Know Your Concentrates: A Brief Breakdown of Popular Cannabis Concentrates

With a wide variety of concentrates on today’s market (with many nicknames for each variety), it can be hard choosing the concentrate that best fits your cannabis preference. To help you along the way, I’ve taken a comprehensive look at the different concentrates produced, where in RI you can find them and how you should use them.

Kief

canna Kief copyKief refers to the resinous glands, or trichomes, found on the marijuana flower. These glands contain cannabinoids and terpenes, the oils that give different strains their distinctive scents. Kief can easily be collected by grinding the flower in a 3-chambered grinder or on a larger scale by sifting with a silk screen.

How to use it: Mix with flower in a bowl, joint or blunt to increase the potency of your product; infuse into butter or cooking oil to make edibles; press into hash

Where to find it: Summit Compassion Center (Warwick)

Hash

canna Hash copyHash, or hashish, is made from trichomes that have been compressed or water-purified. Water purified hash, or bubble hash, is resinous in consistency and lighter in color. Bubble hash is made by agitating trim or flower in ice water, pouring the solution through mesh bags, and then drying the hash collected in the bags. Compressed hash can be made with kief or bubble hash, and is generally darker in color and solid. Heat and pressure are applied to create the product.

How to use it: Mix with flower in a bowl, joint or blunt to increase the potency of your product; infuse into butter or cooking oil to make edibles

Where to find it: Greenleaf Compassionate Care (Portsmouth), Summit Compassion Center (Warwick)

Ice Wax

canna Ice Wax copyIce wax is made almost identically to bubble hash, with the exception that the plant matter being used is fresh frozen (ie, frozen immediately after harvest). You can freeze the plant matter for at least a day and up to a week or two (any longer and you risk rupturing the trichome heads, destroying the flavor profile). While making the ice wax, the key is to keep the product at 40°F or below. Ice wax is also known as a solvent-less wax, which refers to its oily amber appearance and its ability to be dabbed, like shatter or wax.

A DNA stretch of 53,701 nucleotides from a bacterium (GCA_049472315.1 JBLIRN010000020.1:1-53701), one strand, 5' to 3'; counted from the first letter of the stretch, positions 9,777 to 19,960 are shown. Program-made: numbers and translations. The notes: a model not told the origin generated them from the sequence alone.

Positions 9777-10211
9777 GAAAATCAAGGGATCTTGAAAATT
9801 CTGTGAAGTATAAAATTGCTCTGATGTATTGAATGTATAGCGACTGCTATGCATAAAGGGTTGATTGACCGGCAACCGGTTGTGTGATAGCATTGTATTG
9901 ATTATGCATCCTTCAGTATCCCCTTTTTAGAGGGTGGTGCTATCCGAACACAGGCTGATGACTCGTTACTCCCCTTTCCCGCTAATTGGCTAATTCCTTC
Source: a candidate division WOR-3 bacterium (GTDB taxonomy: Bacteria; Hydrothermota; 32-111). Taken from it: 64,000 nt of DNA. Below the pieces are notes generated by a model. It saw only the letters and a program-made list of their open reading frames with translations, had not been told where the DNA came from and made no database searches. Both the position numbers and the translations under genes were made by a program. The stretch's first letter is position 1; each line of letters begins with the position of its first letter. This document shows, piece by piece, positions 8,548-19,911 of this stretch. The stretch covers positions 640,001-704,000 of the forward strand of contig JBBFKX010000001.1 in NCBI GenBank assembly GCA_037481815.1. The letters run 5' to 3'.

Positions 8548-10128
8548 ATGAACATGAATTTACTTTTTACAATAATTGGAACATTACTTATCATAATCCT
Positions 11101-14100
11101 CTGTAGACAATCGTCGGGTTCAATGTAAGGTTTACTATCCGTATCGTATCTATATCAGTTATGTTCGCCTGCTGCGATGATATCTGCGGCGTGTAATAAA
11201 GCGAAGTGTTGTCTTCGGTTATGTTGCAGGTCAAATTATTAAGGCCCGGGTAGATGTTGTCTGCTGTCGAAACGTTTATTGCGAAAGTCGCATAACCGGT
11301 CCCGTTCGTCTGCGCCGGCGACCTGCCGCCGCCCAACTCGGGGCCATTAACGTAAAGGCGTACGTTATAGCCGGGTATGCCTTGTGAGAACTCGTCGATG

How to use it: Mix with flower in a bowl, joint or blunt to increase the potency of your product; infuse into butter or cooking oil to make edibles; press into hash; dab with an oil rig; use in a concentrate specific vaporizer

Where to find it: Greenleaf Compassionate Care

Butane Hash Oil

canna Shatter (BHO) copyAlso known as shatter, wax, crumble, dabs or honey oil, BHO is perhaps the most popular form of concentrate these days. The trichomes are stripped from the plant using butane and then purged to form a clear golden product. If the solution is agitated during purging, it creates a harder opaque product known as crumble. Similar to the relationship between bubble hash and ice wax, using fresh frozen material during butane extraction creates live resin.

How to use it: Dab with an oil rig; use in a concentrate specific vaporizer; infuse into butter/oil for cooking or topicals

Where to find it it: Currently unavailable at RI centers

Rosin

Rosin is the newest type of extract, despite being one of the easiest to make. Using heat and pressure, the resin is separated from the flower and can be dabbed or vaporized like BHO or ice wax. Novice concentrate enthusiasts can make it at home with just a few simple tools: a hair straightener, a piece of parchment paper and some flower. Many consumers are choosing rosin over its solvent extract cousins due to the preserved flavor compounds and the eliminated risk of any residual hydrocarbons like butane, hexane or propane.

How to use it: Dab with an oil rig; use in a concentrate specific vaporizer; infuse into butter/oil for cooking or topicals

Where to find it: Greenleaf Compassionate Care (Portsmouth), Thomas C. Slater Center (Providence)

CO2 Oil

CO2 oil  is made using supercritical fluid extraction, which is a method that is used to make many products, such as decaffeinated coffee or essential oils. The process allows the extractor to be very selective, which is why it has become very popular with cannabis. The ability to isolate different cannabinoids and terpenes means the consumer can purchase the flavors and compounds they want and omit the ones that they don’t. CO2 oil is most commonly found in pre-loaded disposable vaporizer pens, but can also be dabbed, used in edibles and infused into topicals.

How to use it: Oil vaporizer pen, infuse into butter/oil for cooking or concentrates

Where to find it: Thomas C. Slater Center (Providence)

Hash Oil

canna Hash Oil copyAlso known as Phoenix Tears, Rick Simpson Oil or RSO, this extract was pioneered by a man named Rick Simpson in the early 2000s for cancer treatment and has quickly become popular with the medical cannabis community. Hash oil is made with high proof ethanol (typically Everclear), and reduced to a thick black oil. Many medical marijuana cancer patients take large quantities of hash oil in efforts to combat cancer cell growth; however, it can be used for a variety of ailments. Hash oil can be taken orally, in capsules and infused into edibles and topicals.

How to use it: Take sublingually; infuse into butter/oil for cooking and topicals; make capsules

Where to find it: Summit Compassion Center (Warwick); Thomas C. Slater Center (Providence)

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